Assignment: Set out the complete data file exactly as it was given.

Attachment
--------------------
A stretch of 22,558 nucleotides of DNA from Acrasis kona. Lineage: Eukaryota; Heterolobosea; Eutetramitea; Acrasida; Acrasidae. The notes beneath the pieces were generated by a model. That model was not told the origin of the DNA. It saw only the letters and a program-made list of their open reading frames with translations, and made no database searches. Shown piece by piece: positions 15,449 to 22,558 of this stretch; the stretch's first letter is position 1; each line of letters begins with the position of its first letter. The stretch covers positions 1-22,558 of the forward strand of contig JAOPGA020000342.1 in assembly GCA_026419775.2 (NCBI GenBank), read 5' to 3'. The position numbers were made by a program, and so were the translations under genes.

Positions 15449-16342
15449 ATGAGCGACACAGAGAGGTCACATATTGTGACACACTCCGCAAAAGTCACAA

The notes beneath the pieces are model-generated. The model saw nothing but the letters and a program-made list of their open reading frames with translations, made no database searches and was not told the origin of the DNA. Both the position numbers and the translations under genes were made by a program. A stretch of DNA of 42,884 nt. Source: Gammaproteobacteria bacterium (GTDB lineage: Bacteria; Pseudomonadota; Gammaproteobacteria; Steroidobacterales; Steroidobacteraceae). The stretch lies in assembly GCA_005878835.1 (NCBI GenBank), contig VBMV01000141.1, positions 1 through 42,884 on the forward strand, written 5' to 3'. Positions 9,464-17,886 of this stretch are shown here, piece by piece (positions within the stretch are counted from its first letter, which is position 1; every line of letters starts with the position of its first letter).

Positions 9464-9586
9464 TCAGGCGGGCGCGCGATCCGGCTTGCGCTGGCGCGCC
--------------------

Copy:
A stretch of 22,558 nucleotides of DNA from Acrasis kona. Lineage: Eukaryota; Heterolobosea; Eutetramitea; Acrasida; Acrasidae. The notes beneath the pieces were generated by a model. That model was not told the origin of the DNA. It saw only the letters and a program-made list of their open reading frames with translations, and made no database searches. Shown piece by piece: positions 15,449 to 22,558 of this stretch; the stretch's first letter is position 1; each line of letters begins with the position of its first letter. The stretch covers positions 1-22,558 of the forward strand of contig JAOPGA020000342.1 in assembly GCA_026419775.2 (NCBI GenBank), read 5' to 3'. The position numbers were made by a program, and so were the translations under genes.

Positions 15449-16342
15449 ATGAGCGACACAGAGAGGTCACATATTGTGACACACTCCGCAAAAGTCACAA

The notes beneath the pieces are model-generated. The model saw nothing but the letters and a program-made list of their open reading frames with translations, made no database searches and was not told the origin of the DNA. Both the position numbers and the translations under genes were made by a program. A stretch of DNA of 42,884 nt. Source: Gammaproteobacteria bacterium (GTDB lineage: Bacteria; Pseudomonadota; Gammaproteobacteria; Steroidobacterales; Steroidobacteraceae). The stretch lies in assembly GCA_005878835.1 (NCBI GenBank), contig VBMV01000141.1, positions 1 through 42,884 on the forward strand, written 5' to 3'. Positions 9,464-17,886 of this stretch are shown here, piece by piece (positions within the stretch are counted from its first letter, which is position 1; every line of letters starts with the position of its first letter).

Positions 9464-9586
9464 TCAGGCGGGCGCGCGATCCGGCTTGCGCTGGCGCGCC